Search Results

Results for Unemployment:

Simon Johnson

Simon Johnson

Ronald A. Kurtz (1954) Professor of Entrepreneurship

Department: Professor of Global Economics and Management

Contact: 617-290-9618, sjohnson@mit.edu

Expertise: Corporate governance; Economic crisis; Economics; Economy, current conditions; Entrepreneurship / New ventures; Government; New stock markets; Political economy; Sustainability; Tax policy; Trade policy; Unemployment; United States; Venture capital

Thomas Kochan

Thomas Kochan

George Maverick Bunker Professor of Management

Department: Professor of Work and Employment Research and Engineering Systems

Contact: (617) 253-6689, tkochan@mit.edu

Expertise: 401K plans; Benefits; Career development; Changing work environments; Changing workforce; Collective bargaining; Compensation; Disrupted work; Diversity; Employee motivation; Employment relations; Family issues; Firing; Flextime; Gender issues, workplace; Harassment; Hiring; Human resource management; Incentives, corporate; Industrial relations; Labor market policy; Labor relations; Labor unions; Management effectiveness, measuring; Managing diversity; Negotiation and conflict resolution; Pensions; Public policy, employment relations; Recruitment; Regulatory policy; Sexual harassment; Stock options; Telecommuting; Training programs; Tri-sector collaboration; Turnover; Unemployment; Work-life balance; Worker / Management relations; Working virtually; Workplace health

Paul Osterman

Paul Osterman

Nanyang Technological University Professor

Department: Professor of Human Resources and Management

Contact: (617) 253-2667, osterman@mit.edu

Expertise: Career development; Changing work environments; Changing workforce; Collective bargaining; Compensation; Competition; Diversity; Downsizing; Economy, current conditions; Employee motivation; Employment relations; Firing; Future of work; Hiring; Human resource management; Industrial relations; Labor market policy; Labor unions; Managing diversity; Negotiation and conflict resolution; Non-profits; Public policy, employment relations; Recruitment; Spain; Unemployment; Urban poverty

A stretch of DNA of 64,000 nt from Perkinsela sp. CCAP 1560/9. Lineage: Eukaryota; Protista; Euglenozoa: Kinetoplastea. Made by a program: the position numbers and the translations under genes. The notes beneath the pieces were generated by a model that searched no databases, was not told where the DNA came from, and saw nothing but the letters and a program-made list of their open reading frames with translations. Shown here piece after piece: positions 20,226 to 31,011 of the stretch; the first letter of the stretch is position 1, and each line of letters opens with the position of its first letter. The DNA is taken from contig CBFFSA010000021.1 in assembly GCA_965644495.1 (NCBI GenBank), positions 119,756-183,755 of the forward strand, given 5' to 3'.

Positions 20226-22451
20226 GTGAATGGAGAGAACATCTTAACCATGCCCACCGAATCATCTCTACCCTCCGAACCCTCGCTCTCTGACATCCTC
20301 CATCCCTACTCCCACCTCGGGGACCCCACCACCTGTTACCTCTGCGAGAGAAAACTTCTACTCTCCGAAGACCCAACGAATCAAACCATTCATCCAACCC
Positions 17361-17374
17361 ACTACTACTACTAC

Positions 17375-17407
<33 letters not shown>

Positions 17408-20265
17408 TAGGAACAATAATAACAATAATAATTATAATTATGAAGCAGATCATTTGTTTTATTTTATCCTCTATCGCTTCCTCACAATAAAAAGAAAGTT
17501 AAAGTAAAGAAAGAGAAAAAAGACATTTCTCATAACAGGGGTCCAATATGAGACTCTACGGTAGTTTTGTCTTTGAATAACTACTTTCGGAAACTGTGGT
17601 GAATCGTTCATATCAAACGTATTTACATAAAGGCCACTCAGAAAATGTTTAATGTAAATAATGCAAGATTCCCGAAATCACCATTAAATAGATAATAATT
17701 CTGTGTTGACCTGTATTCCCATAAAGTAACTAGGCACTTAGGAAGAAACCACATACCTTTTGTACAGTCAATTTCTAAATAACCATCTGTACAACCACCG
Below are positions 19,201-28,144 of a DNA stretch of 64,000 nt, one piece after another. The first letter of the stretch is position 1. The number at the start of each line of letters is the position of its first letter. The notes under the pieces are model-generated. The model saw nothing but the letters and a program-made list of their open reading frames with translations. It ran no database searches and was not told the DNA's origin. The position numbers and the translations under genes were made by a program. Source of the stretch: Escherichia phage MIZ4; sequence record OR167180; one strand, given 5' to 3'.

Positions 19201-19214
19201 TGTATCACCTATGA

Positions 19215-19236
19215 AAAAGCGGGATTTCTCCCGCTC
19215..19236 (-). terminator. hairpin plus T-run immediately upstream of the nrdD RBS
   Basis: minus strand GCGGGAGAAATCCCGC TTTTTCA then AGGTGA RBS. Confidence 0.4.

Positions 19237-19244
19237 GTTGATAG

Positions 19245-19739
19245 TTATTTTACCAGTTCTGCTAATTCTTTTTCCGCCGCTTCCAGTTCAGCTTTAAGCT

Ofer Sharone

Ofer Sharone

Mitsubishi Career Development Professor

Department: Assistant Professor of Work and Employment Research

Contact: (617) 253-7483, osharone@mit.edu

Expertise: Hiring, Recruitment; Job searching, Negotiations; Unemployment; Work-life balance

Thomas Stoker

Thomas Stoker

Gordon Y Billard Professor in Management and Economics

Department: Professor of Applied Economics

Contact: (617) 253-2625, tstoker@mit.edu

Expertise: Applied economics; Econometrics; Economics

Lester Thurow

Lester Thurow

Jerome and Dorothy Lemelson Professor of Management and Economics Emeritus

Department: Coordinator, Asia-Pacific Initiatives

Contact: (617) 253-2932, lthurow@mit.edu

Expertise: $100K Entrepreneurship competition; Applied economics; Asia; China; Climate change; Defense, military; Deflation; E-commerce; Healthcare; High technology companies; Hong Kong; Human resource management; Industrial economics; Inflation; Interest rates; Japan; Korea; Macroeconomics; Microeconomics; Microsoft; Monetary policy; National security; Oil; Outsourcing; Pakistan; Russia; Semiconductors; Singapore; South Korea; Southeast Asia; Sustainability; Unemployment

Andrew Wolk

Andrew Wolk

Department: Senior Lecturer, Technological Innovation, Entrepreneurship, and Strategic Management

Contact: (617) 970-6346, awolk@rootcause.org

Expertise: Bermuda; Breakthrough management; Business education; Business ethics; Competitive strategy; Energy; Environment; Environmental leadership; Ethics; Family business; Global entrepreneurship; Hiring; K-12 education; Leadership; Management effectiveness, measuring; Non-profits; Social entrepreneurship; Sustainability; Transportation; Unemployment

Robots will stay in the back seat in the second machine age — Andrew McAfee and Erik Brynjolfsson

From the Financial Times It is easy to be pessimistic about jobs and pay these days. More and more work is being automated away by ever more powerful and capable technologies. Not only can computers transcribe and translate normal human speech, they can also understand it well enough to carry out simple instructions. Machines now make sense of huge pools of unstructured information, and in many cases detect patterns and draw inferences better than highly trained and experienced humans. Recent advances include autonomous cars and aircraft, and robots that can work alongside humans in factories, warehouses and the open air. These innovations are quickly leaving the lab and entering the wider economy, bringing new challenges for workers from tax preparers to burger flippers. Many have concluded that the era of large-scale technological unemployment has finally arrived. For these observers, labour trends visible in many countries – declining real wages and social mobility; rising inequality and polarisation; … Read More »The post Robots will stay in the back seat in the second machine age — Andrew McAfee and Erik Brynjolfsson appeared first on MIT Sloan Experts.

Your Recent Searches

Can't find what
you're looking for?

Contact us.

Twitter

Paul Denning
Director of Media
Relations
617.253.0576
denning@mit.edu

Patricia Favreau
Associate Director of
Media Relations
617.253.3492
pfavreau@mit.edu

MIT ©2010 MIT Sloan School of Management